III.  The Consolation in God’s Faithfulness  3
IV.  The Horrors of Zion’s Calamity  4
V.  The Lament and Petition for Restoration  5

FACTS ON EZEKIEL

Author

The book was authored by the prophet Ezekiel, whose name means “God strengthens.”  Ezekiel was a contemporary of Daniel in Babylon and Jeremiah who prophesied in Jerusalem.

Date of Writing

Ezekiel began his ministry in the fifth year of Jehoiachin’s exile or 593 B.C.  His last dated prophecy was in 570 B.C.

Historical Setting

Ezekiel, the son of a Zadokite priest, was deported to Babylon with king Jehoachin and ten thousand other captives in 597 B.C.  He lived in Babylonia among a colony of Jews at a place called Tel-abib, located 50 miles south of Babylon. From 593 to 586 B.C. Ezekiel’s ministry consisted primarily of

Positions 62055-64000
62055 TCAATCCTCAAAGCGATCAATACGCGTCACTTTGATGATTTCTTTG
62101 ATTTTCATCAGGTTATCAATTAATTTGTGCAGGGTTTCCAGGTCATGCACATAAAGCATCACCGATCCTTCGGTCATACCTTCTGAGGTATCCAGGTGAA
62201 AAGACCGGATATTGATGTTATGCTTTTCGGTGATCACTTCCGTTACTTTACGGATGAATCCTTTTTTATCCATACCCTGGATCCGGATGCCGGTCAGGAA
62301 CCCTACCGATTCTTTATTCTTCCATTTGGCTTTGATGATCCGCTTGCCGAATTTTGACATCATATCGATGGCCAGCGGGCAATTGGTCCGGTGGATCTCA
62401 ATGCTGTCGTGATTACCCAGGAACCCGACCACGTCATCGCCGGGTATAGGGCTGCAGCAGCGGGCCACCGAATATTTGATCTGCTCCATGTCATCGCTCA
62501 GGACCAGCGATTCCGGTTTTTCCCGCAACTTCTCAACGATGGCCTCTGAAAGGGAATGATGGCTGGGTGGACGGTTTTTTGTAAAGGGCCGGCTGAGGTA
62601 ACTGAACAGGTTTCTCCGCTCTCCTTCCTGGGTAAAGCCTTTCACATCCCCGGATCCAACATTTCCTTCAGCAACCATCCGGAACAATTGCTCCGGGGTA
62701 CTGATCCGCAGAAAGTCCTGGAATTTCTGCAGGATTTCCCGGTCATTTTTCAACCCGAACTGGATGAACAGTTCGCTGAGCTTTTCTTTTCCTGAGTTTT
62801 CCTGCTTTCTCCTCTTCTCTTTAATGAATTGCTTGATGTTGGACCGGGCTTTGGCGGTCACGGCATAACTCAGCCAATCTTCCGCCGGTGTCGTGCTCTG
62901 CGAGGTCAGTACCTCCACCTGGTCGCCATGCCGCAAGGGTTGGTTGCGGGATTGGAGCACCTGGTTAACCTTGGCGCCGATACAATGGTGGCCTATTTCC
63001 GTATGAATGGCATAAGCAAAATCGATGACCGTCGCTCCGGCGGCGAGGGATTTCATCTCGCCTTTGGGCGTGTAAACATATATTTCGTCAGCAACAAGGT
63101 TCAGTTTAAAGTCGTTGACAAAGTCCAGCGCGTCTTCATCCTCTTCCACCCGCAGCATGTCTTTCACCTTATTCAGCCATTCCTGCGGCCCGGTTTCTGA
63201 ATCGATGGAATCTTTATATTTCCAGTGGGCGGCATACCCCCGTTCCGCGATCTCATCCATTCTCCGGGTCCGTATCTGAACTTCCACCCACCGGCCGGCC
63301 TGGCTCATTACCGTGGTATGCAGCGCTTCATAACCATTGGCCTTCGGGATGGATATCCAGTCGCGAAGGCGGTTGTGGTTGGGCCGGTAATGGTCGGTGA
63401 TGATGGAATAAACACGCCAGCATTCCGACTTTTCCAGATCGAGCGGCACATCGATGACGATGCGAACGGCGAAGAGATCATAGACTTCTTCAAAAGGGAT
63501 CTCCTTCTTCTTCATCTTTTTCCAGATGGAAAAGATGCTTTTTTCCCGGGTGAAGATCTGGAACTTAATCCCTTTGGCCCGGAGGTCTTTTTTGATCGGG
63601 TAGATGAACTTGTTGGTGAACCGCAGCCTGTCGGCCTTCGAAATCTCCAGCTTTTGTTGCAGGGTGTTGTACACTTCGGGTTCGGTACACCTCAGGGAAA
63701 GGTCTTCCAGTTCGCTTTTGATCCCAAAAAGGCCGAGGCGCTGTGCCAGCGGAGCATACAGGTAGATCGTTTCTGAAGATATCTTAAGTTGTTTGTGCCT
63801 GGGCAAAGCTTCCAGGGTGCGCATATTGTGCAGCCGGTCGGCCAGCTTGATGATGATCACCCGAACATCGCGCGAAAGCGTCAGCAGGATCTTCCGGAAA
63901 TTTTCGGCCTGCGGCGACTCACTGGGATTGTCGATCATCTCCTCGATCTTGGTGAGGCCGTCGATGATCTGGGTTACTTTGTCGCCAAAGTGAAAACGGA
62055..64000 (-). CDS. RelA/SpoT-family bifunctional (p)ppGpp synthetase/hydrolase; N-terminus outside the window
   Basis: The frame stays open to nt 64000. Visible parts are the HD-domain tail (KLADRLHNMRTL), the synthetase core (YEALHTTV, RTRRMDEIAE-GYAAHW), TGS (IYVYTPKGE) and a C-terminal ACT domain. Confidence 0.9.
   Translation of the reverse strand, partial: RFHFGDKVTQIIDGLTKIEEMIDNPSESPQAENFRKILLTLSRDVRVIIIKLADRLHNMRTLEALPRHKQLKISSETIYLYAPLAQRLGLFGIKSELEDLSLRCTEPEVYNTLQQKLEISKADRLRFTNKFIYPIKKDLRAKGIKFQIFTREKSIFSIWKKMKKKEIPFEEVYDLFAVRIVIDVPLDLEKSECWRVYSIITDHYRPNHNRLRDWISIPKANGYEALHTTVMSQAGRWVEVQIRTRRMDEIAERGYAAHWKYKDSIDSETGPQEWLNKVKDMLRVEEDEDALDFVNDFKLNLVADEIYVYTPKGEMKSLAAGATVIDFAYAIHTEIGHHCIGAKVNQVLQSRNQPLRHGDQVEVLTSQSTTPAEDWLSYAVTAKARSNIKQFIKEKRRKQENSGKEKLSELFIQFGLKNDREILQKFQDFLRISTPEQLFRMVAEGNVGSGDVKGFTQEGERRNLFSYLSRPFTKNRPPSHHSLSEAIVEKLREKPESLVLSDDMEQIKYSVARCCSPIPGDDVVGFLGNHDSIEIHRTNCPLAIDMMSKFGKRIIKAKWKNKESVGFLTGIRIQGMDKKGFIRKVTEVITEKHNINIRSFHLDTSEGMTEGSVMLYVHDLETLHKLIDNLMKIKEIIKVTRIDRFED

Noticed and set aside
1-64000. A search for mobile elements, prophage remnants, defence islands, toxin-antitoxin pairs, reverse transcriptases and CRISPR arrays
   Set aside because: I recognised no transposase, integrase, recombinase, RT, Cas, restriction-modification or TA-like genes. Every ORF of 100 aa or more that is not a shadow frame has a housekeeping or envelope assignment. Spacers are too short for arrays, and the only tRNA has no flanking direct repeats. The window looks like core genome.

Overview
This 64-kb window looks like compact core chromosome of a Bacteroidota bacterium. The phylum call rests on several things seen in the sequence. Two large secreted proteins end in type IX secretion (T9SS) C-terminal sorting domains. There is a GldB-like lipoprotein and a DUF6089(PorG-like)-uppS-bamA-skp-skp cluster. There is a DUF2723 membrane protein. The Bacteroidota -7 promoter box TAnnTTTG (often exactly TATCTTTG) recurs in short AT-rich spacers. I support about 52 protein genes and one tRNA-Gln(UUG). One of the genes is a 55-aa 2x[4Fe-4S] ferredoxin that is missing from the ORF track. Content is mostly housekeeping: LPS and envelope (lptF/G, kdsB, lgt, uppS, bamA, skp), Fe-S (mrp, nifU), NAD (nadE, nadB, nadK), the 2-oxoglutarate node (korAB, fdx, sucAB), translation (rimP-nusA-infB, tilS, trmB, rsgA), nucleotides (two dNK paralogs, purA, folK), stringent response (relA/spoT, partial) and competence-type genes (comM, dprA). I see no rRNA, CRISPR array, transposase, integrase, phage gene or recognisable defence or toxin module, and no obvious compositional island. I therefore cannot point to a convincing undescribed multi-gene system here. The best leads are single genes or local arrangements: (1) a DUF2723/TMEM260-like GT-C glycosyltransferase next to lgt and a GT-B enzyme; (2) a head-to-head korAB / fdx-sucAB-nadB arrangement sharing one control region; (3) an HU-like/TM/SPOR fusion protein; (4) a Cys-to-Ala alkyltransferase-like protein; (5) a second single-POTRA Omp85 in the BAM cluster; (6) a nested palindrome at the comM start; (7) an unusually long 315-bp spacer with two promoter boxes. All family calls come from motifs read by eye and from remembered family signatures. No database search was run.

preaching judgment against Judah.  After the fall of Jerusalem, he ministered consolation, predicting the future restoration of the nation with its temple.

Purpose

The prophecy of Ezekiel was intended to show that Jerusalem’s destruction was on account of the sins of the nation.  This discipline was designed to bring them to the knowledge that Yahweh is God (6:7,10,13).  The prophecy also intended to comfort the people through God’s promise of future
restoration and blessing.

Theme  

The theme of Ezekiel is the destruction and future restoration of Jerusalem and the temple.

Theology

Ezekiel makes a distinctive contribution to theology by emphasizing the glory of Yahweh.  The vision which introduces Ezekiel’s call left him with an abiding sense of God’s glory (1:28, 3:23, 8:4, 10:4, 11:22).

Outline

I.  God’s Glory and Man’s Rebellion  1-8
II.  Departed Glory  9-39
III.  Returned Glory  40-48